Guzman’s trial began last week in New York with a jury selection that ultimately proved to be problematic. A hiccup with one of the jurors — who was dismissed Tuesday over anxiety about the trial — delayed the start of opening statements.
Proceedings were expected to get fully underway Wednesday.
Jurors, whose identifies are being kept secret over concern for their safety, will be partially sequestered through the trial. U.S. marshals will escort them daily between their homes and the federal courthouse in Brooklyn.
Guzman faces 17 counts in six indictments for crimes across New York, New Jersey, Texas and elsewhere in the United States. The charges include drug trafficking, murder conspiracy and money laundering in his role as leader of the Sinaloa Cartel for 25 years.
Guzman pleaded not guilty to the charges in January 2017.
Prosecutors said Guzman amassed billions of dollars for smuggling cocaine from Colombia to the United States. Officials allege the Sinaloa Cartel under his leadership was responsible for 90 percent of cocaine and heroin in the United States and Europe.
To facilitate that supply chain, prosecutors said Guzman paid millions in bribes to corrupt officials, from the local level all the way up to the federal and foreign governments.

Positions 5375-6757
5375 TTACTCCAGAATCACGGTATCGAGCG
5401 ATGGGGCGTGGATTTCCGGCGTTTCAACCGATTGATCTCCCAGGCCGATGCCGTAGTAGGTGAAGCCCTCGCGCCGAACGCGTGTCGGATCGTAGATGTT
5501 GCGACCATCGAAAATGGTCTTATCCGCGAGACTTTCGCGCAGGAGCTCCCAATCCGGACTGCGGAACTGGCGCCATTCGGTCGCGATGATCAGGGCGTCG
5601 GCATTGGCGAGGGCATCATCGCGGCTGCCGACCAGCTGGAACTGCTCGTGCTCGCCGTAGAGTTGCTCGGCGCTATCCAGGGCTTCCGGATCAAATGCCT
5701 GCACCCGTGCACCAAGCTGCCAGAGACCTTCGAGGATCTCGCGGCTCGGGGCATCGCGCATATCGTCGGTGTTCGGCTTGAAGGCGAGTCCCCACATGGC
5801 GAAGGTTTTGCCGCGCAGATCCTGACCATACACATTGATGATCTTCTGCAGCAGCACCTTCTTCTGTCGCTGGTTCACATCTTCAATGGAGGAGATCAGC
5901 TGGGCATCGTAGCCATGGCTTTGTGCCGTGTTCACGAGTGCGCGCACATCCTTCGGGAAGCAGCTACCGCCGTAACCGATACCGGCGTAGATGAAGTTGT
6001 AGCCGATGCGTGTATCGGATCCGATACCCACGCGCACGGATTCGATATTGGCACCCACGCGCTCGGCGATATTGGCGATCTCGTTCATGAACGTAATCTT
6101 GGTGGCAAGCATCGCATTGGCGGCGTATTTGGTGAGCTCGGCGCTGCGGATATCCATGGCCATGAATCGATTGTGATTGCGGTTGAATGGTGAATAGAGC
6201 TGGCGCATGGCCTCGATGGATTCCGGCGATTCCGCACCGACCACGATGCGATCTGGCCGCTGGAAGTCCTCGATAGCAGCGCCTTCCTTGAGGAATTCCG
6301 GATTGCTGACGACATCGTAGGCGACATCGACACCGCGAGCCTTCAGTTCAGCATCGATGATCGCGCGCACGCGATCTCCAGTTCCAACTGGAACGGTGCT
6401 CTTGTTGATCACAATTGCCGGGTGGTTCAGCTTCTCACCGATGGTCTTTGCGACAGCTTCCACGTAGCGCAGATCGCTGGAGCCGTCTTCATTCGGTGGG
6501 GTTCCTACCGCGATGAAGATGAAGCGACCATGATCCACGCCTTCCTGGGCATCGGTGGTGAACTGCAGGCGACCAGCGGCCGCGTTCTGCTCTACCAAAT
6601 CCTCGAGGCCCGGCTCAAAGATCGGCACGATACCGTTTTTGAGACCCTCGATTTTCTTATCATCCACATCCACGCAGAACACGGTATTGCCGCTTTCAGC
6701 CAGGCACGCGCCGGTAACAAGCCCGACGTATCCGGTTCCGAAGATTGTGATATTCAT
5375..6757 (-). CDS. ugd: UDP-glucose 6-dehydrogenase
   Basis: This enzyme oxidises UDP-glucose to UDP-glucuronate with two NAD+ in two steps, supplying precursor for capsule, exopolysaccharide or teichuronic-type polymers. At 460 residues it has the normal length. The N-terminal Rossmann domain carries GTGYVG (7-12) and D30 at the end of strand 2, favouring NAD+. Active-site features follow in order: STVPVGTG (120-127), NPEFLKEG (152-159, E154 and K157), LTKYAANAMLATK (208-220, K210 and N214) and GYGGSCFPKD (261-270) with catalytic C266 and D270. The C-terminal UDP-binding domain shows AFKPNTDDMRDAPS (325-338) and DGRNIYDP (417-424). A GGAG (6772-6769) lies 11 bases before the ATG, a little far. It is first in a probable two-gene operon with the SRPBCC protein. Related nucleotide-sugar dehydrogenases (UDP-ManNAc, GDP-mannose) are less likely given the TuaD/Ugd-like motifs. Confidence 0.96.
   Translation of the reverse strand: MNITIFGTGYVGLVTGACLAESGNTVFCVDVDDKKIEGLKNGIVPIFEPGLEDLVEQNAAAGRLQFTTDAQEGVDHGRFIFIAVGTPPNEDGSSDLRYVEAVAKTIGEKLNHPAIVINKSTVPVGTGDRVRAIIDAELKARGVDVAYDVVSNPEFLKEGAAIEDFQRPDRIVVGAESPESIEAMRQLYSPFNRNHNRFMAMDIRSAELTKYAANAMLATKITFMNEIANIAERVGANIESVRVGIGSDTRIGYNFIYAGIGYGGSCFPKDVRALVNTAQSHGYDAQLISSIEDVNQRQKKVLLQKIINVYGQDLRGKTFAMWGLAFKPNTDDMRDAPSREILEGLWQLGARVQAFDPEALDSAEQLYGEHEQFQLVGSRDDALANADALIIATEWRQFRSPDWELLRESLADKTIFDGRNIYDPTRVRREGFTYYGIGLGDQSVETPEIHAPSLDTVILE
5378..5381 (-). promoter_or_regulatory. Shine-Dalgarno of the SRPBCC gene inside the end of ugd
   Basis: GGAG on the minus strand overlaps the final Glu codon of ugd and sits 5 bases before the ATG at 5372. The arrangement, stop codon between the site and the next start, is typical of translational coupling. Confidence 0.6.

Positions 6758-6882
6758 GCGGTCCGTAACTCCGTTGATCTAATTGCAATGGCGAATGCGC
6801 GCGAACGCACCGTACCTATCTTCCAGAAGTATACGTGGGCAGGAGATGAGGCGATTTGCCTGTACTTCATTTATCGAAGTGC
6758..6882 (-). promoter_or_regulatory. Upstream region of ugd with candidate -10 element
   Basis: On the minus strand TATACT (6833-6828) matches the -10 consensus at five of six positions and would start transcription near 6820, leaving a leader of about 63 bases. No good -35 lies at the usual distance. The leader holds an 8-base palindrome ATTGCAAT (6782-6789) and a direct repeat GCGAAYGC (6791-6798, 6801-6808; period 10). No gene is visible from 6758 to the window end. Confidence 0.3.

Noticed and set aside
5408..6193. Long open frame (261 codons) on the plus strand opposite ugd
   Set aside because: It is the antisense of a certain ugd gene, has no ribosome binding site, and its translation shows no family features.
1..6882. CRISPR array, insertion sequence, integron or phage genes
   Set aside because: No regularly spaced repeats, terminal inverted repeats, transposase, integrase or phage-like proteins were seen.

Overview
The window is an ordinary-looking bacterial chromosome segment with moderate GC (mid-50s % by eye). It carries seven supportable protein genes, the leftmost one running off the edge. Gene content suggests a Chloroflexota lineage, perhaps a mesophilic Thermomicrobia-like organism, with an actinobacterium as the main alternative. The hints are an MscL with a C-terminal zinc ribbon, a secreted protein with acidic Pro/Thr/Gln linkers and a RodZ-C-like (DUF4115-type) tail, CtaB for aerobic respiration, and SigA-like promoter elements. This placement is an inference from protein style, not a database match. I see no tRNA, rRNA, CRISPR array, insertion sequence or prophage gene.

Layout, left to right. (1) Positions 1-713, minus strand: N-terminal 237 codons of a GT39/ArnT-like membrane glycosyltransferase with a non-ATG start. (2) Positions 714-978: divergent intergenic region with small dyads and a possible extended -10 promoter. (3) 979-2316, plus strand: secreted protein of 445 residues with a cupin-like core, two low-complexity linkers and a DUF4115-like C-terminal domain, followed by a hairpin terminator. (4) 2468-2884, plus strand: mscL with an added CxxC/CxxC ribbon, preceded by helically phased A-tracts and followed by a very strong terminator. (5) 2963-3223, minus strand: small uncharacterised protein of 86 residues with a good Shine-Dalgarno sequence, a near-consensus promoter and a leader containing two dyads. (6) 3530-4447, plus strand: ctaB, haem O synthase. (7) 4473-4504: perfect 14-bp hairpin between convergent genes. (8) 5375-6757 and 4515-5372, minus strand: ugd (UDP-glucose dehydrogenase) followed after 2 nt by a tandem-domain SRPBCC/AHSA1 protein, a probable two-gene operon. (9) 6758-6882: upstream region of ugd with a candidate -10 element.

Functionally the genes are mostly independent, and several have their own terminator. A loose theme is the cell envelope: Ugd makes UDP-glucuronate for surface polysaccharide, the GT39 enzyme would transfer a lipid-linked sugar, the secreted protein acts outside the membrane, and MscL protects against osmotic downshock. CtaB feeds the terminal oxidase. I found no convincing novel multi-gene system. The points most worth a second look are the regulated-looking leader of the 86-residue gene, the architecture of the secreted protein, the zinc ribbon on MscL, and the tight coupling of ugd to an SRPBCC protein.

Prosecutors expect to present thousands of documents and question more than a dozen witnesses, some of whom they say are risking their lives to cooperate. The witnesses, in addition to the jurors, will remain anonymous throughout the trial.
Criminal complaints against Guzman lay out some of his alleged crimes, including:
— Using tunnels to smuggled drugs for miles under the U.S.-Mexican border.
— Using sheets of plastic to cover the walls of a house with a drain in the floor to get rid of blood.
— Ordering subordinates to carry out killings.
Guzman’s lawyers sought in opening remarks Tuesday to prove their client did not, in fact, run the Sinaloa Cartel, but took orders from someone else. They seek to discredit witnesses based on their own criminal records.
If convicted, Guzman faces a minimum of life in prison and a possible forfeiture of some $14 billion.
Security is so tight for the trial that law enforcement officials plan to shut down the Brooklyn Bridge each day as Guzman travels between his maximum-security lockup in Manhattan and the courthouse. He’s proven twice before that guards can’t be too careful in their efforts to keep him in custody.
He escaped from Mexican prisons twice — once in 2001 by hiding in a laundry bin and again in 2015 through a mile-long tunnel dug under the shower in his jail cell.
Guzman’s 2015 escape launched a six-month manhunt that turned deadly when two Mexican marines were killed during patrolling activities in a location where they believed him to be hiding. Marines caught up with him in January 2016 in the coastal city of Los Mochis.
Within months of his arrest, Mexican authorities extradited Guzman to New York to face charges.
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